Netflix's French Horror Movie 'The Swarm' Breeds a Flock of Freaky Locusts

They vant to suck your bloooooood.

netflix the swarm
Suliane Brahim in 'The Swarm' | Netflix
Suliane Brahim in 'The Swarm' | Netflix

Weirdly, living through an actual pandemic has caused plenty of people to actively consume all the Plague Content they can get their hands on, from Albert Camus' The Plague (whose sales skyrocketed in 2020) to movies like Outbreak and Contagion (both of which, as soon as lockdown went into effect in America, it seemed like everyone was watching). Is it therapeutic? Masochistic? A "well, at least what I'm going through is not as bad as THAT" compulsion? No one can agree. If your Plague Content tastes have shifted recently from the viral to the Biblical, French horror movie The Swarm, now available on Netflix, is for you.

Single mother Virginie (Suliane Brahim) lives in a rural community with her two children, breeding locusts in plastic-wrapped enclosures that she sells by the pound as livestock feed to local ranchers. Her son Gaston (Raphael Romand) thinks the bugs are cool, even keeping a few in a terrarium in his bedroom, but her daughter Laura (Marie Narbonne) is sick of being made fun of by the local kids for her mother's gross job and is desperate to move away. Soon enough, Virginie discovers that the locusts have a taste for blood, and, in secret, begins infusing it into their feed, setting up more breeding houses in their yard as their population increases. Obviously, things go wrong as soon as the locusts develop a taste for animal flesh (no animal introduced at the beginning of the film survives to the end), and then for humans.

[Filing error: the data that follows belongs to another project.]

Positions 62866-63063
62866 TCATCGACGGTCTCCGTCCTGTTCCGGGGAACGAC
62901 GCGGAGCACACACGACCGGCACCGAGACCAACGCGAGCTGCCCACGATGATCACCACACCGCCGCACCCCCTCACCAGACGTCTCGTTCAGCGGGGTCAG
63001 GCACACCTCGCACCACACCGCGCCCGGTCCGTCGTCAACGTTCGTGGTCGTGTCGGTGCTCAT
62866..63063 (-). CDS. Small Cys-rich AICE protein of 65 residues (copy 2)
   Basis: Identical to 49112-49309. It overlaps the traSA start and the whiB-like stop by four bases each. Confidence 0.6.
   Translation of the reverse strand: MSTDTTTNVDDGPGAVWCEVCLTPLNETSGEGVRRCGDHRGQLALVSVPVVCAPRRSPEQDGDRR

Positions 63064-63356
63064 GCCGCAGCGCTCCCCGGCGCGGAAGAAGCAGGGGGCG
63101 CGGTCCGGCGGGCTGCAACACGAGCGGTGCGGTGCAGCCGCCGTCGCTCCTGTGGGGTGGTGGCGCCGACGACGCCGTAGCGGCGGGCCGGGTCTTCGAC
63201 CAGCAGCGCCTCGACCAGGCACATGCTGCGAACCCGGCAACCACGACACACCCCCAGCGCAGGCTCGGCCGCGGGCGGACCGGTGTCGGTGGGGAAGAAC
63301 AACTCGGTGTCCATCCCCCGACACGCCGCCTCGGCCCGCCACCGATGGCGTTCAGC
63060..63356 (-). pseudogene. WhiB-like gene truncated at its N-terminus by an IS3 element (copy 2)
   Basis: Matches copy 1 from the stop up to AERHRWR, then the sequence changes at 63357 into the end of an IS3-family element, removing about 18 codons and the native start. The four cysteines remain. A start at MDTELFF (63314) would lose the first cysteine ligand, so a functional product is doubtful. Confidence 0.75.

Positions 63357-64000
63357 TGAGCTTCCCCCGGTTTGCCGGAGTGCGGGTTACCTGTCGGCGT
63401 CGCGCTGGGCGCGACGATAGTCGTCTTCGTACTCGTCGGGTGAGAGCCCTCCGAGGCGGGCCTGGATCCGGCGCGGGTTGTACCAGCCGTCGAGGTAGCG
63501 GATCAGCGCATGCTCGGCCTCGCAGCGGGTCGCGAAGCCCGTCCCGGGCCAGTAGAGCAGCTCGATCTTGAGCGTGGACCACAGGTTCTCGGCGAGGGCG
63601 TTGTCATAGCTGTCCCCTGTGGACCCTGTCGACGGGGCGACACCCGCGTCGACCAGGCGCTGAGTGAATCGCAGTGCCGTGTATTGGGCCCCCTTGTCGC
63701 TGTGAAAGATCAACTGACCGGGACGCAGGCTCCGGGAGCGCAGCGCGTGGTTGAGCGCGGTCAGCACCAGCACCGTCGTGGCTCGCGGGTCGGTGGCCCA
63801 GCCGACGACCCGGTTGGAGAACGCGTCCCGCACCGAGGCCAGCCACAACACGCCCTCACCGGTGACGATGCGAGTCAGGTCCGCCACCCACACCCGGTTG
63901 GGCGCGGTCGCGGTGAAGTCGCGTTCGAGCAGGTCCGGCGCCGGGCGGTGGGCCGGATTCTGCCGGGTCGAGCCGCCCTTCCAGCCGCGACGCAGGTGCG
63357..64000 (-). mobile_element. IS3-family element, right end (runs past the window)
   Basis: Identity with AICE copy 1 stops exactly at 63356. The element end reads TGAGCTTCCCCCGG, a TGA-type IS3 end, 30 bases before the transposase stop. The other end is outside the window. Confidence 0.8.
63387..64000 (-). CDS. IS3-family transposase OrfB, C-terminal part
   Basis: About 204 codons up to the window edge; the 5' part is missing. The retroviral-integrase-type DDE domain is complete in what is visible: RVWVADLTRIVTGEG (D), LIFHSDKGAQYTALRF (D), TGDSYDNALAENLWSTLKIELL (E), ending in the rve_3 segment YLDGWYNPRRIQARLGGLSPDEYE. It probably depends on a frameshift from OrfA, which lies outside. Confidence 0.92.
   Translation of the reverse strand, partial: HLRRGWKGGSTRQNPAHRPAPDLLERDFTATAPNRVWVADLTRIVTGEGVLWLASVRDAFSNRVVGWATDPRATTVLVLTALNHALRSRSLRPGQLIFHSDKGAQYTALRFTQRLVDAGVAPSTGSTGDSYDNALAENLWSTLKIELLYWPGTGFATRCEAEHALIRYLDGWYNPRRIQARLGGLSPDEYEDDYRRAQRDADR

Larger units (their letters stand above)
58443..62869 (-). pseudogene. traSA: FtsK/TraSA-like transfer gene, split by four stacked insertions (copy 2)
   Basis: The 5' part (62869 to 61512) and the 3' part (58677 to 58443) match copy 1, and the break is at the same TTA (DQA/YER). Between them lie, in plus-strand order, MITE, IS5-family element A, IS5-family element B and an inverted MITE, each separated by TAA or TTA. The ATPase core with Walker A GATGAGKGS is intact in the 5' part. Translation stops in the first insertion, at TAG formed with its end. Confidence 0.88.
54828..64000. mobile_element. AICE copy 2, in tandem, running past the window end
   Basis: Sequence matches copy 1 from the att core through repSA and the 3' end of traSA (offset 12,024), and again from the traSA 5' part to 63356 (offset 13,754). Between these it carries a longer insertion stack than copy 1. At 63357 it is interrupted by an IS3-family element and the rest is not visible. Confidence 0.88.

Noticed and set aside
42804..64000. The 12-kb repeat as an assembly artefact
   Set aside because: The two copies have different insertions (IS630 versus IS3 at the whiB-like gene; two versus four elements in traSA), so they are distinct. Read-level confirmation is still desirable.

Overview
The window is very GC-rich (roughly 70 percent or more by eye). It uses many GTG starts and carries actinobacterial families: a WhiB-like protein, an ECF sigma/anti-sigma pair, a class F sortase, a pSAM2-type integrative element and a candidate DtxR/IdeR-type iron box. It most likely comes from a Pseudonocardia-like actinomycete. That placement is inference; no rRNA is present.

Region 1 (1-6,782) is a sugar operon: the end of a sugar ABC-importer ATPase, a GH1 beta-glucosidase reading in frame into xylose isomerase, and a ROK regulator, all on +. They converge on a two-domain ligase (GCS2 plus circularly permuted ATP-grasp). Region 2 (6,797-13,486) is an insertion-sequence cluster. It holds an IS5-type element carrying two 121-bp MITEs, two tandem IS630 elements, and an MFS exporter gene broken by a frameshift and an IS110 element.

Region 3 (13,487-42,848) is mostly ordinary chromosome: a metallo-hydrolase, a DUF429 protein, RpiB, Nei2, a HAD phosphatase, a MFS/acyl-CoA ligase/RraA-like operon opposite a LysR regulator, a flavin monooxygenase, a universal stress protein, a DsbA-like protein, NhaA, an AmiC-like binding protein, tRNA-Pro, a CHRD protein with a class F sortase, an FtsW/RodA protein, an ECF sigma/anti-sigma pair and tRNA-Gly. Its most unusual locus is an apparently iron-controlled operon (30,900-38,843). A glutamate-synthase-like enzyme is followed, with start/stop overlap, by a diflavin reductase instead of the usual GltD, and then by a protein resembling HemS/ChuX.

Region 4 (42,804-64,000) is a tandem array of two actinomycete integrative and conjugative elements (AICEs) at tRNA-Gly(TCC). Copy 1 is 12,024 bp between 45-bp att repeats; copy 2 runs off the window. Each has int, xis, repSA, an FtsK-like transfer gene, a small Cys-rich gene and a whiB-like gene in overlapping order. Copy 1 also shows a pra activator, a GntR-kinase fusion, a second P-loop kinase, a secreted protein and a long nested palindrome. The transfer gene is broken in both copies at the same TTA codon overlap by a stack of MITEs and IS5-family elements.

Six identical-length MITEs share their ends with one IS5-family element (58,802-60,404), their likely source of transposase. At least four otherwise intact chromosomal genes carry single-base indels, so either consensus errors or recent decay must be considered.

It's a distinctly feel-bad movie with all of the horror of something like Arachnophobia and none of the levity, sticking instead to characterizing a mother's neglect of her children in favor of her insectoid offspring. The best part, of course, is the locusts themselves, which shake their mesh-lined enclosures and appear in high-definition close-ups, wobbling on their spined legs up a window and gazing balefully at the camera with their compound puppy-dog eyes. The whole movie is scored by the locusts' horrid whirring (triggering for anyone on the East Coast who experienced the Brood X birth this year), always buzzing away in the background of nearly every scene.

It's also one of the most supremely gross movies of this year: Locust bodies are poured like peanut husks into shipping bags, a locust chews off a part of a child's finger, Virginie mixes blood with gelatin to make dark red hunks of locust feed, the finale delights in the gory bloodbath the movie builds up to. The bugs themselves are horrifying, but it's the sound that will stick with you, looking over your shoulder every time you hear an insect start to buzz.

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Emma Stefansky is a staff entertainment writer at Thrillist. Follow her on Twitter @stefabsky.